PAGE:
Was a video of a chemical attack really filmed in Syria? What time of day did an airstrike happen? Which military unit was involved in a shooting in Afghanistan? Is this dramatic image of glowing clouds really showing wildfires in California? These are some of the questions the video team at The New York Times has to answer when reviewing raw eyewitness videos, often posted to social media. Misinformation shared through digital social networks is a serious problem for modern-day newsrooms, with visual information in the digital age easy to manipulate and even easier to spread. What is required for conducting visual investigations based on social media content is a mix of traditional journalistic diligence and cutting-edge internet skills. Here's how the Times does it.
Source: New York Times
The Turkish government has told US officials that it has audio and video recordings that prove Washington Post columnist Jamal Khashoggi was killed inside the Saudi Consulate in Istanbul this month. The recordings show that a Saudi security team detained Khashoggi in the consulate after he walked in October 2 to obtain an official document before his upcoming wedding, then killed him and dismembered his body. The audio recording in particular provides some of the most persuasive and gruesome evidence that the Saudi team is responsible for Khashoggi’s death. The journalist has had long-standing ties to the Saudi royal family, but has written critically of the current government and Saudi Crown Prince Mohammed bin Salman.
Source: Washington Post
Bulgarian TV reporter Viktoria Marinova, 30, has become the third European journalist murdered this year. Marinova’s body, raped and beaten, was found in a park in the city of Ruse on Saturday. The murder of the host and director for regional TV network TVN.bg has drawn international condemnation. Marinova launched a TV show called “Detektor” in September and in the first and only aired episode she interviewed two journalists from investigative outlets Rise Project and Bivol—who were detained in September while probing alleged fraud involving EU funds tied to Bulgarian businessmen and politicians. TVN has been one of few Bulgarian media outlets reporting on Bivol’s investigation. Drew Sullivan, Editor in Chief at OCCRP, called for an independent investigation into Marinova’s murder.
The largest ever investigative journalism conference in Asia, Uncovering Asia 2018, kicked off Thursday evening with a welcome reception in Seoul. More than 440 journalists from 48 countries will be attending the conference, which will see 126 speakers in over 60 sessions on topics ranging from cross border investigations and data journalism to investigating criminal networks and corporate crime. The conference will run from October 5 to 7 and is hosted by the Global Investigative Journalism Network, the Korea Center for Investigative Journalism (Newstapa) and Konrad-Adenauer-Stiftung.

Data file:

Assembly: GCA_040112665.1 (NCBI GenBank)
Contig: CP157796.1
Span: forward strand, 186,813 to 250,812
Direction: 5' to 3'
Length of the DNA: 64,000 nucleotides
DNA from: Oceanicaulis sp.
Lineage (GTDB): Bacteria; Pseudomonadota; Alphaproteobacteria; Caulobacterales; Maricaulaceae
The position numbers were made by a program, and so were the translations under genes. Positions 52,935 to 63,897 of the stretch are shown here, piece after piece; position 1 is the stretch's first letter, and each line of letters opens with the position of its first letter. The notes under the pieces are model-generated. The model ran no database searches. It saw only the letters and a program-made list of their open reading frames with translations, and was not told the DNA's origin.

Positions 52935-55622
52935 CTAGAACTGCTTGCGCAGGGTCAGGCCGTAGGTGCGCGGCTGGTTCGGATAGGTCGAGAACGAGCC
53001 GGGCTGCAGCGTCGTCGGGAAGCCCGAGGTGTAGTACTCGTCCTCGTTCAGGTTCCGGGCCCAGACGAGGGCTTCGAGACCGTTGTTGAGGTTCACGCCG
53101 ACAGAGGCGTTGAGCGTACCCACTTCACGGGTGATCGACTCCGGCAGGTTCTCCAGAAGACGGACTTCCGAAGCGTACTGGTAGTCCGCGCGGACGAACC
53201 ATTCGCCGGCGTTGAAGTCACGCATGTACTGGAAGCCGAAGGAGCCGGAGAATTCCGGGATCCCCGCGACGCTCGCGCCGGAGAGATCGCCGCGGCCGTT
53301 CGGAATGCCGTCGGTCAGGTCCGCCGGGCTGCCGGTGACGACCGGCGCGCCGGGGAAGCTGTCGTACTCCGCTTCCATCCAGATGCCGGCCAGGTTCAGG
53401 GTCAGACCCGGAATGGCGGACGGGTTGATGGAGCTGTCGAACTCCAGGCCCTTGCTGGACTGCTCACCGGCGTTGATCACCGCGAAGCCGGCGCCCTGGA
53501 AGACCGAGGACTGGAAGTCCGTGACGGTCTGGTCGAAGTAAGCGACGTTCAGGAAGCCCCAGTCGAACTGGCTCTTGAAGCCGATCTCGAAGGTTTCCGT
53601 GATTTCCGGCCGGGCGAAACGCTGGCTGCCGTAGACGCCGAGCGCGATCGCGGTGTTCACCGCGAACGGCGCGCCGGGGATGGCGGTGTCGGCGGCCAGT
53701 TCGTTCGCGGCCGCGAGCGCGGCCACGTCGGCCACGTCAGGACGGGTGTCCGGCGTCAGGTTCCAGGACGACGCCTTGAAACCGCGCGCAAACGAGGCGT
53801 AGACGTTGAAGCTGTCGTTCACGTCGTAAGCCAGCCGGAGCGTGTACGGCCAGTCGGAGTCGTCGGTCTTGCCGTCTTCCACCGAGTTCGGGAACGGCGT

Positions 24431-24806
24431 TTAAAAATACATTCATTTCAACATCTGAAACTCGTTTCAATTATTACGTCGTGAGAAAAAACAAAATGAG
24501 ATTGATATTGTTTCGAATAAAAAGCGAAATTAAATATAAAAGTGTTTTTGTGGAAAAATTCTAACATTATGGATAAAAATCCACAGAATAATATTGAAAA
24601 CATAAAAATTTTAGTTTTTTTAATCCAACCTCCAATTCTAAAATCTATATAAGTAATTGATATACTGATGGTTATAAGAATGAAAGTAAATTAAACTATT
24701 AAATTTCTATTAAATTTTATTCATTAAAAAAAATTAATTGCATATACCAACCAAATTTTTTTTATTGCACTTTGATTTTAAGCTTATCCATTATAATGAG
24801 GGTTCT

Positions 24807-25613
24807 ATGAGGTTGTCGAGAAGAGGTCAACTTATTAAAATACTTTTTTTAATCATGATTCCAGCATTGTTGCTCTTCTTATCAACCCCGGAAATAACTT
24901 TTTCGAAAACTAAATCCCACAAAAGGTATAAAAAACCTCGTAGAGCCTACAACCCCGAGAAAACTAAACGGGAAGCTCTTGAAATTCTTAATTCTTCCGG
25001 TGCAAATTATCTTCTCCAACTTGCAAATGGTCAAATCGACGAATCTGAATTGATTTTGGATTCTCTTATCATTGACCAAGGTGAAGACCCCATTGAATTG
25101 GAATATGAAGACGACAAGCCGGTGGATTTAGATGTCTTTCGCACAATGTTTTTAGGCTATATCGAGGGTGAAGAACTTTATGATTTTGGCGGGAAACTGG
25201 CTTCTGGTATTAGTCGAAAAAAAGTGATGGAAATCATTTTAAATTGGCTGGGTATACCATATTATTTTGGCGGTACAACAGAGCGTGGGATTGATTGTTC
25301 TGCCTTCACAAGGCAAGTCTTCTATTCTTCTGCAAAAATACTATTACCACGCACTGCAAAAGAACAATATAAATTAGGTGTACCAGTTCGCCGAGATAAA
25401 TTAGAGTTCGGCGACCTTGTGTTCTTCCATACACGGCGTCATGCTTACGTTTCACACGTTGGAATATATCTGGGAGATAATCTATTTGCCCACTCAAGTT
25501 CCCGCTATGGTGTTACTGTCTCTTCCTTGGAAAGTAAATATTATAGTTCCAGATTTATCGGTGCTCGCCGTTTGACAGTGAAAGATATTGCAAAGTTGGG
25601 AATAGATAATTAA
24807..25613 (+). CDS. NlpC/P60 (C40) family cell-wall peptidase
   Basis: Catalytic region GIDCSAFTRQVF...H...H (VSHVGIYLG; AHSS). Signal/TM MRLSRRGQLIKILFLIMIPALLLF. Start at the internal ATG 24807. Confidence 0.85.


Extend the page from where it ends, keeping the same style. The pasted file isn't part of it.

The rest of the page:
Two journalists investigating fraud in European Union-funded projects in Bulgaria and Romania were detained by authorities last week. Dimitar Stoyanov, a reporter for the Bulgarian investigative journalism website Bivol, and Attila Biro of RISE Project Romania, were taken into custody for several hours by authorities in western Bulgaria as they attempted to prevent and document the destruction of evidence related to an investigation funded by International Press Institute’s #IJ4EU grant program. On Monday, Bivol published a report detailing what it described as “large-scale and wide-spread corruption” in EU-funded projects in Bulgaria worth hundreds of millions of Bulgarian leva.
Slovak police have arrested one or more suspects in the killing of investigative journalist Jan Kuciak. The murder forced the resignations of then-Prime Minister Robert Fico and Interior Minister Robert Kalinak as well as the head of the Slovak police. A lawyer representing the families of Kuciak and his girlfriend Martina Kusnirova said suspects were arrested early on Thursday, and Prime Minister Peter Pellegrini wrote on Facebook that the ongoing investigation was "a priority" for his government. Kuciak, who had written about political corruption in Slovakia, was found shot dead along with Kusnirova at their home outside Bratislava on February 21. Slovak authorities have said they believe it was a contract killing connected to Kuciak's work investigating possible widespread government corruption and ties between politicians and Italian gangsters.